I was flattered to be invited to write a blog for King’s College London recently, offering advice and tips for the graduating cohort of 2016 at my old university. After recovering from the shock of realising that my own graduation was 25 years ago, I started thinking about the lessons I’d want to share with my 21 year old self at graduation.
I’m grateful to have had a very varied and interesting career, but when I collected my degree certificate in summer 1991, I could never have imagined that one day I’d be working for myself in an industry that I’d not even heard of. My journey has been guided by advice from many colleagues and friends, so here are my top tips for new graduates starting out on their own careers:
- Be open to new experiences. I started my career as a computer programmer, became a project manager, and moved into business consulting. After ten years I changed direction completely, delivering graduate recruitment and development activities. I left a large multinational to go and work for a tiny trade association, and then moved into the university sector, before setting up as a freelance consultant. I would never have had so many enjoyable experiences had I not been willing to try something different when opportunity knocked.
- Be sensitive to other people’s challenges. Think about what is on your boss’s “to do” list, and your boss’s boss’s “to do” list, and so on. If you understand what keeps them awake at night and think about how your work aligns with their goals, you’ll get the big picture more quickly and build a reputation as someone who wants to help.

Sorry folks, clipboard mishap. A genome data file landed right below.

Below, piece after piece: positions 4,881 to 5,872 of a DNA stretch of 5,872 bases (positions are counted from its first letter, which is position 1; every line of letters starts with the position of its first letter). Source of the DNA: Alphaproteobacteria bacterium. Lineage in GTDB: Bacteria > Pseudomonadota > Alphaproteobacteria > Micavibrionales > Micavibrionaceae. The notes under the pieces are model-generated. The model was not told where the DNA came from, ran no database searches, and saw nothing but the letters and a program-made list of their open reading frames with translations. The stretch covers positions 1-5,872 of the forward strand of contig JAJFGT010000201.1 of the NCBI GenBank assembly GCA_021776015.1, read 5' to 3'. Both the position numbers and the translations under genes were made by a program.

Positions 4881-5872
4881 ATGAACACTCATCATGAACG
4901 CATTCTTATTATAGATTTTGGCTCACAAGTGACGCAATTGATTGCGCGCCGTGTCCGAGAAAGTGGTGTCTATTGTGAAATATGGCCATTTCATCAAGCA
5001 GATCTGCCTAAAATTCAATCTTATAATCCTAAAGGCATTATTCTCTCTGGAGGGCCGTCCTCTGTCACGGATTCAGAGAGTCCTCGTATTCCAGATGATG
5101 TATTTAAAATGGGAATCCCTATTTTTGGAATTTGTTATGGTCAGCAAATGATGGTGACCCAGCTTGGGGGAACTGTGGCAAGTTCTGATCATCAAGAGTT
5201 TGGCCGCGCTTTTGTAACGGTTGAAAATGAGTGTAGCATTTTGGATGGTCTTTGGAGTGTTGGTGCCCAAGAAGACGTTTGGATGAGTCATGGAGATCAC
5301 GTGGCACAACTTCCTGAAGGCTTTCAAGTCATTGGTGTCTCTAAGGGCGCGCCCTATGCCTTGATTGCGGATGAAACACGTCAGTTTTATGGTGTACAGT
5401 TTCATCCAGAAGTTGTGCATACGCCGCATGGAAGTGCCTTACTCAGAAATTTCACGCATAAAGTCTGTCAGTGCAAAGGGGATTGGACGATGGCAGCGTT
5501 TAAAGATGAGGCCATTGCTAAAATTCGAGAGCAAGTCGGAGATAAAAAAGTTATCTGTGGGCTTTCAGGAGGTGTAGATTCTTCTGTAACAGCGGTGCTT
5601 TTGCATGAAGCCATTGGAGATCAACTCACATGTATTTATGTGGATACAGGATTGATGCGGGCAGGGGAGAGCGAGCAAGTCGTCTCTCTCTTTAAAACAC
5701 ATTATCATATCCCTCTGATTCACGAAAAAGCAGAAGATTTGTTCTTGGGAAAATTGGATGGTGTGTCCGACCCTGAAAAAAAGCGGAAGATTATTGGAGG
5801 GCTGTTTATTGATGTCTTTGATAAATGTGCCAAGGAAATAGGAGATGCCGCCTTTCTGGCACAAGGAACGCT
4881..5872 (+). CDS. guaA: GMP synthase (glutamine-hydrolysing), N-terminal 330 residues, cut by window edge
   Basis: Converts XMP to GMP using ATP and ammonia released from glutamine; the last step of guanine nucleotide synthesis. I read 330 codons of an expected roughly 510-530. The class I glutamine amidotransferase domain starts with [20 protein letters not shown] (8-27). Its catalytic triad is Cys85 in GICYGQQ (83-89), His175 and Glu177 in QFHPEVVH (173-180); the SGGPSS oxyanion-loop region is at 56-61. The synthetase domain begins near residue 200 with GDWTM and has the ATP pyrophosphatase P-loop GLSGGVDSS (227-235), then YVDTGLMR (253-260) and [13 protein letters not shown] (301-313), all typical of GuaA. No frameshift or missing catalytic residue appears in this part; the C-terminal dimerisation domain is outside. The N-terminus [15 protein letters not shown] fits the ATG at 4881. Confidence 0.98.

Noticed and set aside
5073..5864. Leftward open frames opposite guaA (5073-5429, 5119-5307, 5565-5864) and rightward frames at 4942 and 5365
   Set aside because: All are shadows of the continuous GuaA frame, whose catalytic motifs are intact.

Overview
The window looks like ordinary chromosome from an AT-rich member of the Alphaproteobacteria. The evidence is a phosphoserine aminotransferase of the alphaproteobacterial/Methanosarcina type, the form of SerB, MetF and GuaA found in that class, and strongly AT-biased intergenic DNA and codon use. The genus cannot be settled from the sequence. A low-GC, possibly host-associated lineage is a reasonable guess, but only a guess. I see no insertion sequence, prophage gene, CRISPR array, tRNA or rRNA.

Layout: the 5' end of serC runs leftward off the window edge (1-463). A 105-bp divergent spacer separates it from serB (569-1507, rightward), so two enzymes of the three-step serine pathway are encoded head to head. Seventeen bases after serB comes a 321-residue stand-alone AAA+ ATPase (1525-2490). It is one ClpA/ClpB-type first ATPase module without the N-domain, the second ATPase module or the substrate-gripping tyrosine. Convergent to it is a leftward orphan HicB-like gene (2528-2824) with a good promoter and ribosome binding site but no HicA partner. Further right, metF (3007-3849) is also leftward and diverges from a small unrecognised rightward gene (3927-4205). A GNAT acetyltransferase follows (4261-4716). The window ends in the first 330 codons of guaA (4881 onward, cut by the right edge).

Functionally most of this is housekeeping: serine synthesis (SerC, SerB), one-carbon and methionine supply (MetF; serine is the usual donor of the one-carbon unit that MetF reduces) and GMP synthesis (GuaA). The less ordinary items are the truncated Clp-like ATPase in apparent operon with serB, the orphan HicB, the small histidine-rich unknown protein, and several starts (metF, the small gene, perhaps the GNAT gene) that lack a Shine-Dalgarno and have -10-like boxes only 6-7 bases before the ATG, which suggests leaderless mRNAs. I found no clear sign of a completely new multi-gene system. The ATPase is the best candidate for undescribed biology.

- Be patient. I meet many graduates who want to make progress immediately, and while it is important to have goals, it is also important to be realistic about when you might achieve them. If you spend more time thinking about what you can contribute to the company, rather than what the company should be doing for you, you will have a more rewarding career in the long run. I value attitude over experience every time.
- Think like your audience. If you can view your output through the eyes of your audience you will communicate with them more effectively. I use the “So What?” test: for each paragraph / slide / fact that you want to share, ask yourself “So what does this mean for my audience?” This helps you to cut out unnecessary padding and focus on the most valuable nuggets.
- There’s no substitute for research. Getting hired is about telling your story in a distinctive and engaging manner, presenting your skills and experience in a way that stands out from the crowd. The more you research and understand each role you apply for, the more likely you are to do this well. And don’t forget your careers service – a great team of people dedicated to helping you create and share your story.
(adapted from an article on the King’s College London Alumni website)
I’d be interested to hear your thoughts – what would you share with your younger self?